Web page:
UPDATE 7/14/2014: The EP1 case does not jam the phone's microphones in Lockdown Mode, as was originally reported. The QS1 does. The article has been corrected to reflect this.
How do you guarantee smartphone privacy? Among many app- and subscription-based solutions, San Antonio-based Vysk has a different answer: a smartphone case, for Apple and Samsung devices, that gives users the ability to encrypt their calls and texts, mute their microphones and more.
During a demonstration last month, we were impressed with Vysk's encryption and security capabilities. The consumer-targeted Vysk EP1 "Everyday Privacy" case costs $129.99, comes in gold, blue, black and gray and goes on sale this September, exclusively at Best Buy stores. An enterprise version, the QS1, costs $229.99 and launches later in 2014.
The EP1 case, for iPhone 5, iPhone 5s and Samsung Galaxy S5, has a "Lockdown" mode that blocks the phone's onboard cameras with shutters. The QS1 case also jams the phone's microphones as well while in "Lockdown" mode. Mobile malware can hijack an infected phone's microphones and cameras; Lockdown mode stops that from being effective.
The EP1 case uses chat service Vysk Private Messaging and photo storage Vysk Gallery, free encryption apps that will appear in the iTunes App Store and Google Play store when the case is released. Vysk Gallery stores users' photos in an encrypted storage space, the size of which is flexible, on the phone.
A third app, the Vysk Text Line app, can be used by itself. Even if you don't own a Vysk case, you can use it to send and receive messages to other Vysk Text Lite app users.
For encrypted calling, you'll need to spring for the more expensive QS1, which on top of its $229.99 price tag also requires a $9.99 monthly subscription fee to access the Voice over Internet Protocol (VoIP)-based Vysk Privacy Network.
Both cases plug into the Lightning port on iPhones and the microUSB port on the Galaxy S5. Because Apple won't license Lightning ports to third-party-accessory makers, iPhone owners will have to use a microUSB cable to charge the cases and the iPhones inside them.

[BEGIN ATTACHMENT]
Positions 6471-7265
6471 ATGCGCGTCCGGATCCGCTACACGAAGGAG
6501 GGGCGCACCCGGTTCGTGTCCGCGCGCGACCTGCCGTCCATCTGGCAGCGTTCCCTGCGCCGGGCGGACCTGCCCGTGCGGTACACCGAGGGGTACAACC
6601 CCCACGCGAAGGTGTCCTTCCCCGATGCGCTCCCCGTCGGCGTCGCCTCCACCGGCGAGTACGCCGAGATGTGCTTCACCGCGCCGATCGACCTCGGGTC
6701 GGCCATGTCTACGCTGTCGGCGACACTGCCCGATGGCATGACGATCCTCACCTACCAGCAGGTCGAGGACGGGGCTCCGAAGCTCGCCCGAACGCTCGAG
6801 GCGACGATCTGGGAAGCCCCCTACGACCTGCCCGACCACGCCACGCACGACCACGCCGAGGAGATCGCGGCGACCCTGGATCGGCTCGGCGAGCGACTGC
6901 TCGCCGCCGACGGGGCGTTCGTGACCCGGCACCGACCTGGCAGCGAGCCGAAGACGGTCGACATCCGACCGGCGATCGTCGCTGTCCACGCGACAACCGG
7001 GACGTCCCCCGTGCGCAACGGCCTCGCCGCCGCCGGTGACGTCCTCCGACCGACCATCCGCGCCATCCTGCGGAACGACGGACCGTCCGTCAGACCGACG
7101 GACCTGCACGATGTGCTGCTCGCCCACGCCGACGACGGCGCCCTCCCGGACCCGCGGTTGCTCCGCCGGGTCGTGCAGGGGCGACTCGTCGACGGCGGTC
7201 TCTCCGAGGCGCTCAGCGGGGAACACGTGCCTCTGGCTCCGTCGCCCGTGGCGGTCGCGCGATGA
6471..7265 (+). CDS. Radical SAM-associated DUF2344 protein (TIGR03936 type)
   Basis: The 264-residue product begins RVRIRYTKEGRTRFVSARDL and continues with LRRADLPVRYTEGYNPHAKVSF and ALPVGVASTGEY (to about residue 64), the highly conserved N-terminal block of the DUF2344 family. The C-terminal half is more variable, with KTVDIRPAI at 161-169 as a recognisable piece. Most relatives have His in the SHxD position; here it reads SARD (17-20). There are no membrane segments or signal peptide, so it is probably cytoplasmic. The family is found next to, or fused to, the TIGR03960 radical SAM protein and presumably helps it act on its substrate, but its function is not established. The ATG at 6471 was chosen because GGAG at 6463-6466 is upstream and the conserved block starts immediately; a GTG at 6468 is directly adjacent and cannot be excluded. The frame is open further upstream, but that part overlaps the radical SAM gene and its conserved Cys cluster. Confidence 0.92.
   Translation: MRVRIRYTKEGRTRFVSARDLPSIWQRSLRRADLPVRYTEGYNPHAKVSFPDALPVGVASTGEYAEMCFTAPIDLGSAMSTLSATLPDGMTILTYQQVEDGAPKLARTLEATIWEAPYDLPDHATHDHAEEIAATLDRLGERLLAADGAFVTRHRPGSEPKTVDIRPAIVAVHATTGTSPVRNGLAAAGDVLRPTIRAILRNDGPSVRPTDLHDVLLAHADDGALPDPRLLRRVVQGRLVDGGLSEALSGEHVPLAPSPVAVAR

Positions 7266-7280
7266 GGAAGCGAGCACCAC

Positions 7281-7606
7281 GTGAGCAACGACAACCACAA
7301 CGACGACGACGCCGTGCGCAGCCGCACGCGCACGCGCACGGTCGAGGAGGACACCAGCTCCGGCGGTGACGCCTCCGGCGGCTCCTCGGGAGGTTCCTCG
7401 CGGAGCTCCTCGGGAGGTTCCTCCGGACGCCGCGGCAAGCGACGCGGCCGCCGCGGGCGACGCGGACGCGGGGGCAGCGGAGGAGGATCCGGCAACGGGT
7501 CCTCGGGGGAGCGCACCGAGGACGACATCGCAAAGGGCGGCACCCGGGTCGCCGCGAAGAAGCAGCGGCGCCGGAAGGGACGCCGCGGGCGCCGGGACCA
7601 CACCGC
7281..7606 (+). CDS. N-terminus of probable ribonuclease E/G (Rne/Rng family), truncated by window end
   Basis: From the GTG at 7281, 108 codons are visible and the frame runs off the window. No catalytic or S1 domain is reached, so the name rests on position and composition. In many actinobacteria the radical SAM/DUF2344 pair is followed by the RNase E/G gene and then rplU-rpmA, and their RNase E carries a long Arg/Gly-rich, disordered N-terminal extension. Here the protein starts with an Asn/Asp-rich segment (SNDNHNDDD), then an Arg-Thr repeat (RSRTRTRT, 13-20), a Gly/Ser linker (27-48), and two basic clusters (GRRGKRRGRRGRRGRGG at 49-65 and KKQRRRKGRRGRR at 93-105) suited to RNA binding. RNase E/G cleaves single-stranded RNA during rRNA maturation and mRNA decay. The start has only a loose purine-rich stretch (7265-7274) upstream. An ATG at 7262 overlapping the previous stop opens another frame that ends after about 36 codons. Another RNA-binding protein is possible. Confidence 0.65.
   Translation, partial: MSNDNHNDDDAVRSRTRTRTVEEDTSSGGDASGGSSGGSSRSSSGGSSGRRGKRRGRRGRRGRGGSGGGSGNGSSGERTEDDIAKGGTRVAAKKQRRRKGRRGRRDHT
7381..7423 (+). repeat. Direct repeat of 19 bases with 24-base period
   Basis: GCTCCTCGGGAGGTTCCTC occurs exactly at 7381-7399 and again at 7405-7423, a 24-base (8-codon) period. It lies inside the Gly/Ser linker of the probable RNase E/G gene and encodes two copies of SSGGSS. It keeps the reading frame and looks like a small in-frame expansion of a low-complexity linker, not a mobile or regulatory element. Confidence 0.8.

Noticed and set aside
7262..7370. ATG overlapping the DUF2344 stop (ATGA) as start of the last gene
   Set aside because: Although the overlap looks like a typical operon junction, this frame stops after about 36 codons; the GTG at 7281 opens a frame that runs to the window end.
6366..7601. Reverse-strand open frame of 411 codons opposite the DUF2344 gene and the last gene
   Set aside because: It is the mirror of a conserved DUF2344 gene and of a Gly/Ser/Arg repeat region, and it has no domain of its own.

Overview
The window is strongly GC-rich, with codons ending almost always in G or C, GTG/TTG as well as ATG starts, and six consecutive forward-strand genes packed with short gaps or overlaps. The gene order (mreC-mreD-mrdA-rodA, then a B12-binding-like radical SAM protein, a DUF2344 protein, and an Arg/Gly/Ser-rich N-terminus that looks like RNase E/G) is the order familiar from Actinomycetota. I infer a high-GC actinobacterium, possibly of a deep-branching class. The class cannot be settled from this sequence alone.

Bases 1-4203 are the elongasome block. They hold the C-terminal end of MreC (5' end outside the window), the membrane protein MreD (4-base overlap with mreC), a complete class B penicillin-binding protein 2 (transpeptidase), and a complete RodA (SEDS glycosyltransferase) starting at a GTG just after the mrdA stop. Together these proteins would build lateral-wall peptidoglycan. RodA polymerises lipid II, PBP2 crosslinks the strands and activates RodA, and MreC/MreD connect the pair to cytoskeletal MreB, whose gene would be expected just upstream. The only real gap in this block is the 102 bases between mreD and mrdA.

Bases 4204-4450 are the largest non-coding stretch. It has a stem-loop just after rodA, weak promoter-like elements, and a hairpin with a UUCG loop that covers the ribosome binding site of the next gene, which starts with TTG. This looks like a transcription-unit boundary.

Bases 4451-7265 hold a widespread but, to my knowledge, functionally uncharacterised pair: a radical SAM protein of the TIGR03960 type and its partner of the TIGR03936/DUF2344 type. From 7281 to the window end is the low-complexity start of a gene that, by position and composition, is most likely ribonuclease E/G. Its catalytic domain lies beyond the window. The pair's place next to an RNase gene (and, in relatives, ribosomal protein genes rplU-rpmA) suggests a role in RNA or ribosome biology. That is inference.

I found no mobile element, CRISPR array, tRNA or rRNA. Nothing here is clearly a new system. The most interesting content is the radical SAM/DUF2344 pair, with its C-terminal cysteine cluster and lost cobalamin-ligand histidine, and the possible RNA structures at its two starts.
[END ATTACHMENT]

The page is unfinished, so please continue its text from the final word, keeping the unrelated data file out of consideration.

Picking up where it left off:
The EP1's onboard backup battery adds up to 125 percent more battery life, and the QS1 adds up to 50 percent more battery life, Vysk says. We'll put these features to the test when we review the cases later this summer.
When using the Vysk Private Messaging on the EP1 case, or the Vysk Text Lite app alone, the encryption happens in the app itself, using a variant of the well-reputed AES-256 standard. Both apps use end-to-end encryption, with encryption keys (sort of like the passwords that "unlock" the encryption) generated in the app itself, so a message is encrypted before it leaves a phone and can't be read by man-in-the-middle snoops.
Vysk says the full Vysk Private Messaging app will include some yet-to-be-disclosed features, including what the company claims is "true anonymity."
On the higher-end QS1 case, encryption happens in the case's hardware. Hardware-based encryption is less vulnerable than software to brute-force attacks or malware, and can be more easily designed to have secure storage spaces for encryption keys and other highly sensitive data.
When two Vysk QS1 phones connect to make an encrypted call, they form a VoIP connection over the Vysk Privacy Network. Vysk's servers complete the call, but audio encryption happens on the Vysk case before the call ever leaves a device. The only conversation data Vysk receives is already encrypted and theoretically unreadable.
When the phones connect, they use a symmetric-key encryption algorithm to create a unique set of keys for encrypting that phone call and that phone call only -- a practice called "perfect forward secrecy" that discards encryption keys after the communication is terminated.
During a call, the Vysk case mutes a phone's built-in microphone and uses its own microphone to record the user's voice. That voice data is encrypted using the encryption hardware "baked in" to the onboard processor and always on.
Vysk says that its encryption-key generation does not rely on pseudo-random number generators, which can be undermined. Instead, Vysk uses a "non-deterministic, physical process" baked into the case itself to generate encryption keys, a process that Vysk says is extremely difficult for snoops to study and crack.
Vysk also says it does not keep records of call metadata, so there won't be anything to hand over to a curious government agency. When we sat down with Vysk, the Vysk Privacy Network wasn't encrypting packet headers to ensure total anonymity, but the company says that will happen in the near future.
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Jill Scharr is a creative writer and narrative designer in the videogame industry. She's currently Project Lead Writer at the games studio Harebrained Schemes, and has also worked at Bungie. Prior to that she worked as a Staff Writer for Tom's Guide, covering video games, online security, 3D printing and tech innovation among many subjects.